http://UPITurns out, woodpeckers do get brain damage. All that pecking comes at a price, new research shows — or does it?Until now, many assumed woodpeckers had a remarkably resilient brain. Woodpeckers absorb 1,200 to 1,400 g’s of force every time they slam their head and beak into a tree. Just 60 to 100 g’s is enough to cause a concussion in humans.”There have been all kinds of safety and technological advances in sports equipment based on the anatomic adaptations and biophysics of the woodpecker assuming they don’t get brain injury from pecking,” Peter Cummings, researcher at the Boston University School of Medicine, said in a news release. “The weird thing is, nobody’s ever looked at a woodpecker brain to see if there is any damage.”When scientists analyzed the brains of woodpeckers from collections at Chicago’s Field Museum and the Harvard Museum of Natural History, they discovered elevated levels of tau, a protein linked with degenerative brain disease in humans.In moderation, tau proteins support healthy brain function.”The basic cells of the brain are neurons, which are the cell bodies, and axons, which are like telephone lines that communicate between the neurons,” said researcher George Farah. “The tau protein wraps around the telephone lines — it gives them protection and stability while still letting them remain flexible.”But brain damage can cause tau to accumulate and begin sabotaging brain function instead of supporting it.”Cognitive, emotional, and motor function can be compromised,” said Cummings.Just as has been found in the brains of athletes who sustain multiple brain injuries during their careers, woodpecker brains featured larger amounts of tau than the brains of similarly sized, non-pecking peers.Scientists can’t be certain that the woodpeckers suffer brain injuries, but the evidence suggests they do. “If pecking was going to cause brain injury, why would you still see this behavior? Why would evolutionary adaptations stop at the brain? There’s possibility that the tau in woodpeckers is a protective adaptation and maybe not pathological at all. “Is there something we can pick out to help humans with neurodegenerative diseases?” Cummings said. “The door’s wide open to find out what’s going on and how we can apply this to humans.”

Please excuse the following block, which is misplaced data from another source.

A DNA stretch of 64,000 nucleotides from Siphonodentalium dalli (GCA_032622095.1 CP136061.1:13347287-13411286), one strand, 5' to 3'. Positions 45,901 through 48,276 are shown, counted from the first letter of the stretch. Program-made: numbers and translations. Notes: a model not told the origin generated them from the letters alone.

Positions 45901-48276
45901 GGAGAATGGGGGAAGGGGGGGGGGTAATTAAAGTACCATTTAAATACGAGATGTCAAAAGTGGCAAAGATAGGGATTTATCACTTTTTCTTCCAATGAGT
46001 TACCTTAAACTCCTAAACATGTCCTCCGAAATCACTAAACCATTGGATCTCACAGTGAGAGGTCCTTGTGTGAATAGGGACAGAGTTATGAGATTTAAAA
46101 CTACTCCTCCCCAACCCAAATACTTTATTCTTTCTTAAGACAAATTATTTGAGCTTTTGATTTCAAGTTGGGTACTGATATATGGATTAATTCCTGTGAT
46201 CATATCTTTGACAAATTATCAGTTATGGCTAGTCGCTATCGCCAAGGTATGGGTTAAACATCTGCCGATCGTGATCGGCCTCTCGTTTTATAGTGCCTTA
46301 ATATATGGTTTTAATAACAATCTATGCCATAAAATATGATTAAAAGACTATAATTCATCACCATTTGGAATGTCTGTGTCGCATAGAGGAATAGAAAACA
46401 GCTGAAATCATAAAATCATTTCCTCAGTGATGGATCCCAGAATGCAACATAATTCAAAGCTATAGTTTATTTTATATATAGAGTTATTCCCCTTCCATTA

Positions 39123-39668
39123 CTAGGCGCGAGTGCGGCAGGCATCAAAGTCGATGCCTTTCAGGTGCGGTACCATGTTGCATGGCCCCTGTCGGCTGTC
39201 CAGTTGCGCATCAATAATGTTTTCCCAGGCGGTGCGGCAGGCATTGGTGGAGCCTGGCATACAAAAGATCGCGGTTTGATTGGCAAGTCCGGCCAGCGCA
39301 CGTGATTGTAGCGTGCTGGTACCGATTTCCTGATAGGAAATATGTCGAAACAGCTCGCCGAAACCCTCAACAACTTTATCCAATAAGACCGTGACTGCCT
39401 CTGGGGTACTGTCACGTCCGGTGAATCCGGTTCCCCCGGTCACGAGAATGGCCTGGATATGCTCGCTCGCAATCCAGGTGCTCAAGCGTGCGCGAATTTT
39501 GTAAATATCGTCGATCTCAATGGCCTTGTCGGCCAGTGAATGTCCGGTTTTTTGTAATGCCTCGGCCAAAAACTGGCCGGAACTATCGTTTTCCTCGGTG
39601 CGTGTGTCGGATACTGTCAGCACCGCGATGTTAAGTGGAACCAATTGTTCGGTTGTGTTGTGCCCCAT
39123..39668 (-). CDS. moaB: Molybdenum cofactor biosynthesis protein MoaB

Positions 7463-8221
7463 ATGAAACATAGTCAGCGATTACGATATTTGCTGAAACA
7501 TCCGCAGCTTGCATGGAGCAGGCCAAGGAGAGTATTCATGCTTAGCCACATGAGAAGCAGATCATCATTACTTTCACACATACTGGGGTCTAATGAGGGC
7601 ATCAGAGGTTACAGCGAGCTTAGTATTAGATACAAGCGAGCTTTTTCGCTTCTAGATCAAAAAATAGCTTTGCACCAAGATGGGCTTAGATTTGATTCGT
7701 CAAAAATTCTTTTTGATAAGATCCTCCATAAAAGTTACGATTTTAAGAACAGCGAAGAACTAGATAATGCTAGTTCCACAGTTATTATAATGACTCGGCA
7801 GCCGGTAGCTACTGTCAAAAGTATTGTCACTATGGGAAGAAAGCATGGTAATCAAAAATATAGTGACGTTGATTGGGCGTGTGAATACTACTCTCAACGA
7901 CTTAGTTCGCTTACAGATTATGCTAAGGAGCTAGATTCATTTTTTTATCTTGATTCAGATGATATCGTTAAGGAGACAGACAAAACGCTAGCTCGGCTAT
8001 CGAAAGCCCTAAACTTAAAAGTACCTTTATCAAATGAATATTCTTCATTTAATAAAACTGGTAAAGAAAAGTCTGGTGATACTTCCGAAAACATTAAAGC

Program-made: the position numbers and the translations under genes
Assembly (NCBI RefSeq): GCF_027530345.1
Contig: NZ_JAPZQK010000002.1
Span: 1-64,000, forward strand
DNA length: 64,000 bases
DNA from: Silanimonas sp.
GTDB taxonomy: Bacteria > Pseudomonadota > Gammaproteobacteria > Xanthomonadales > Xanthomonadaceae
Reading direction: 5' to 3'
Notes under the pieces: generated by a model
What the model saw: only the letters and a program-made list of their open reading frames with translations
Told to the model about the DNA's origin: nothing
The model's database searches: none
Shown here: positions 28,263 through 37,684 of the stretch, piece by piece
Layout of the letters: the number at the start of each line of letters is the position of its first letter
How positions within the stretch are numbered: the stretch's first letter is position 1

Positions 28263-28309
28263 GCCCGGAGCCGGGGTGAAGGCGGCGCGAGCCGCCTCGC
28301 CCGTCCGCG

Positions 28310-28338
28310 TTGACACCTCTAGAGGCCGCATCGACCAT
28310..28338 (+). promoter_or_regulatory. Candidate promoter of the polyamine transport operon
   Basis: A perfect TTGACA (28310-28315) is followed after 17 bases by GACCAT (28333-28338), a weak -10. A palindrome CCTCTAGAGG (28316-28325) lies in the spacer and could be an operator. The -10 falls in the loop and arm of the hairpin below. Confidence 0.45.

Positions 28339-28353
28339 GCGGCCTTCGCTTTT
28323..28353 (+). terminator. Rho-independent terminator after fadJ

I’m happy to report that as a society we’re ready to talk about the effects of woodpeckers continuously bashing their heads against wood. It’s something we’ve all been thinking about but to afraid to talk about in an open forum. Well, now it’s safe enough to bring up with your families, friends and co-workers. For to long we’ve just brushed it off and said the woodpeckers are fine that what they’re doing is exactly how they’re designed. Research says otherwise. Apparently, bashing your skull a trillion times against a tree is actually bad for the brain and the scientists have figured this out. Thank you scientists. Count this as a W.
I’m guessing that the commissioner of wood pecking is none to pleased with these findings. Expect a slew of lawsuits to come forth from past wood peckers who can barely fly who made wood pecking what is is today but were forgotten by the people who employed them. Tons of back and forth from the wood pecking league to the wood peckers association will follow and eventually there will be a movie starring Chris Pratt showing the effects of wood pecking and how the wood pecking league covered up what they knew about prolonged head bashing. Yep, this is far from over but at least take solace in the fact that we’re having a conversation at all. All I know is a certain someone needs to be the face of the cause